Info

Multiple sclerosis (MS) is characterized by multiple symptoms and signs of brain and spinal cord dysfunction that are disseminated in both time and space. Its pathological hallmark is inflammatory demyelination and axonal lesions; its etiology remains unknown at present despite decades of intensive investigation. A relapse is the appearance of a new neurological disturbance, or the reappearance of one previously present, lasting at least 24 hours. All such disturbances arising within a one-month period are counted as a single relapse. The relapse rate is the number of relapses per year. Clear improvement of neurological function is termed remission.

The course of MS varies greatly from one individual to another, but two basic types of course can be identified: relapsing-remitting (66-85%; most common when onset is before age 25; well-defined relapses separated by periods of nearly complete recovery with or without residual symptoms; does not progress during remission) and chronic progressive. The latter can be divided into three subtypes: primary chronic progressive (9-37%; most common when onset is after age 40; progresses from disease onset onward); secondary progressive (seen in over 50% of cases 6-10 years after onset; initially remitting-relapsing, later chronically progressive; recurrences, mild remissions, and plateau phases may occur); and progressively re-mitting-relapsing (rare; complete remission may or may not occur after relapses; symptoms tend to worsen from one relapse to the next).

Clinical Manifestations

The symptoms and signs of MS reflect dysfunction of the particular areas of the nervous system involved and are not specific for this disease. Typical MS manifestations include paralysis, paresthesiae, optic neuritis (retrobulbar neuritis), diplopia, and bladder dysfunction. Paresis, spasticity, fatigability. Upper-motor-neuron type paralysis of the limbs either is present at onset or develops during the course of MS. Involvement is often asymmetrical and mainly in the legs, especially in the early stage of the disease. Spasticity makes its first appearance in the form of extensor spasms; flexor spasms develop later. The latter are often pain ful, cause frequent falls, and, if severe and persistent, can cause flexion contractures (paraplegia in flexion). Many patients complain of abnormal fatigability.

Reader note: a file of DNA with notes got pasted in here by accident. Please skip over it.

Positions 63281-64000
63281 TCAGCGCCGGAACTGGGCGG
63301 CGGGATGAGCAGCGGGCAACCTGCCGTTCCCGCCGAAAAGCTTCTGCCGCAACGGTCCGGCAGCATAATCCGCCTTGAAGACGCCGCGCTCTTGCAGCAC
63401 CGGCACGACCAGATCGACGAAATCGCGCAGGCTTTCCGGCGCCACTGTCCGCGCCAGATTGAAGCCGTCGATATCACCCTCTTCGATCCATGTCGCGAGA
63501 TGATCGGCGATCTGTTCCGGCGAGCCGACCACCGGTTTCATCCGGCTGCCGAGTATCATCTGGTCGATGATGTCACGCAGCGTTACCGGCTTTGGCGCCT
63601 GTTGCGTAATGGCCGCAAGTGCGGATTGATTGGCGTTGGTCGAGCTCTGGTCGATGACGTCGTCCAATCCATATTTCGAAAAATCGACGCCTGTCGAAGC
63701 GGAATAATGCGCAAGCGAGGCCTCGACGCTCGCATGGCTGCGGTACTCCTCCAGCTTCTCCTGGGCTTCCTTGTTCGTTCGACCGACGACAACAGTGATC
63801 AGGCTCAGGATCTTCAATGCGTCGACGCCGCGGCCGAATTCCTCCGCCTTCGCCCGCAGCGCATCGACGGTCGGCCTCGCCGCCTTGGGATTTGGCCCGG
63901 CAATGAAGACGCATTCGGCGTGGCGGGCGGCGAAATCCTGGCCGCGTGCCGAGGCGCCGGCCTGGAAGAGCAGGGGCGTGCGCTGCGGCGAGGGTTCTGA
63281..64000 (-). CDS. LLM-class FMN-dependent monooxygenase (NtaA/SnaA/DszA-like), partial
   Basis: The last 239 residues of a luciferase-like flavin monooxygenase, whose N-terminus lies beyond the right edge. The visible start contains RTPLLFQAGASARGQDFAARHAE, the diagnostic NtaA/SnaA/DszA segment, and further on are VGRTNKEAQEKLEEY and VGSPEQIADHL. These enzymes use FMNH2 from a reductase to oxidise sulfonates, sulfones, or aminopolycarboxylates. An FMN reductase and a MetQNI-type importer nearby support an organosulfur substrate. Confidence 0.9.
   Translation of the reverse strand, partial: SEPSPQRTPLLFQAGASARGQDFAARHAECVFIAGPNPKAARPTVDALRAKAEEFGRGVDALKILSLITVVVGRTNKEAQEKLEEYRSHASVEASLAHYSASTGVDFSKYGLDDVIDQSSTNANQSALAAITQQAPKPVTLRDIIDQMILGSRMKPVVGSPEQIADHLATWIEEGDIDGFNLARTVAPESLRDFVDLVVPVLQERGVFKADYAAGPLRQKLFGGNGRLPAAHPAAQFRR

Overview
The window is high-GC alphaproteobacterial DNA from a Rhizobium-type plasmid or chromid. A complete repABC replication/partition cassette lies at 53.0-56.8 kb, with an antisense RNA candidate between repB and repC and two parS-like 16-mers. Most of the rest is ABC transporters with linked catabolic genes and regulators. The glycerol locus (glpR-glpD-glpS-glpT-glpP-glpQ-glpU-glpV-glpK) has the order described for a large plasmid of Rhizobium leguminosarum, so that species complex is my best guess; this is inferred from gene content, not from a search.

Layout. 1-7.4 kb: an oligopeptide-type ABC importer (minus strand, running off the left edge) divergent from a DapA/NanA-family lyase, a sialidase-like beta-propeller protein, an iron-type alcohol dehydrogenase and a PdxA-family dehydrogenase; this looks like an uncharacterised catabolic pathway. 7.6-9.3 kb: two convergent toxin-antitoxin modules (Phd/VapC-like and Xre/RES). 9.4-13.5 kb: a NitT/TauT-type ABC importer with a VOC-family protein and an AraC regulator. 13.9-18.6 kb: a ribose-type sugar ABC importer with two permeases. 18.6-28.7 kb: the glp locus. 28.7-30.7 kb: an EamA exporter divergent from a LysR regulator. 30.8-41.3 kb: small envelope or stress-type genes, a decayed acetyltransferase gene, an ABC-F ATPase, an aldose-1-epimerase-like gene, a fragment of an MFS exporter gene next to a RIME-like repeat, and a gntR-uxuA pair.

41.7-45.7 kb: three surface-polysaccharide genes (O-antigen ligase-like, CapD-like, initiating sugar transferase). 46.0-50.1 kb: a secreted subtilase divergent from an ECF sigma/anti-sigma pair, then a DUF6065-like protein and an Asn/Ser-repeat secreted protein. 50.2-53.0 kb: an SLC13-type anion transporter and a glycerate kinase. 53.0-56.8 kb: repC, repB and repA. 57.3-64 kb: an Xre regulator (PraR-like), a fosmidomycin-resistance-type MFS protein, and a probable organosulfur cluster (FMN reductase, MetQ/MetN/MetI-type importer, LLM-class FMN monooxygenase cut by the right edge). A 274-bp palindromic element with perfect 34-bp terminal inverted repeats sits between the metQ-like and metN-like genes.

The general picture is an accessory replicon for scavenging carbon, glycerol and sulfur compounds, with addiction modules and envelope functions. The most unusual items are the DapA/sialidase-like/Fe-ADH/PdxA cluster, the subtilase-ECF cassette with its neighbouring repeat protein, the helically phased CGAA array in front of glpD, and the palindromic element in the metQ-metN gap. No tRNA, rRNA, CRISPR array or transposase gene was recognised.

Sensory manifestations. Episodic or continuous paresthesiae (sensations of tingling or numbness, tightness of the skin, heat, cold, burning, prickling) are common, particularly in the early stage of the disease, with or without other manifestations of neurological dysfunction. As the disease progresses, such positive phenomena usually recede and are replaced by sensory deficits affecting all sensory modalities. A constant or only slowly rising sensory level ("sensory transverse cord syndrome") is uncharacteristic of MS and should prompt the search for a spinal cord lesion of another kind. Many MS patients have Lhermitte's sign (which is actually a symptom), an electric or coldlike paresthesia traveling from the nuchal region down the spine, sometimes as far as the legs, on flexion of the neck (p. 49). If no other symptoms or signs are present, other causes should be considered (e. g., a cervical spinal cord tumor). Pain in MS most often appears in the form of trigeminal neuralgia (p. 186), severe pain in the limbs (p. 108), tonic spasms (p. 204), or backaches, sometimes with radiation in a radicular pattern. Other painful phenomena include flexor spasms due to spasticity, contractures, and dysuria due to urinary tract infection. Visual impairment in MS is usually due to optic neuritis (mostly unilateral), which also produces pain in or around the eye. The impairment begins as blurred or clouded vision and progresses to cause reading impairment and visual field defects (central scotoma or diffuse defects). Marcus Gunn pupils (p. 92) may be observed. Physical exercise, high ambient temperature, menstruation, or cigarette smoking can aggravate existing visual problems (Uhthoff's phenomenon). Optic neuritis, as an isolated finding, is not necessarily the first manifestation of MS; patients with bilateral optic neuritis have a much lower risk of developing MS than those with the unilateral form. Diplopia is usually due to internuclear oph-thalmoplegia (p. 86). Nystagmus (p. 88).

Motor Disturbance

Motor disturbances

(central paresis, spasticity, abnormal fatigability)

Central scotoma (optic neuritis) Nystagmus of abducting eye

Ophthalmoplegia Internuclear Unilateral

Dissociated nystagmus

(internuclear ophthalmoplegia, patient looking to right)

- Adductor paralysis

Dissociated nystagmus

(internuclear ophthalmoplegia, patient looking to right)

Motor disturbances

(central paresis, spasticity, abnormal fatigability)

Atrophy

Atrophy

Temporal papillary atrophy

(after optic neuritis)

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Responses

  • odovacar button
    How do you see with optic neuritis?
    8 years ago

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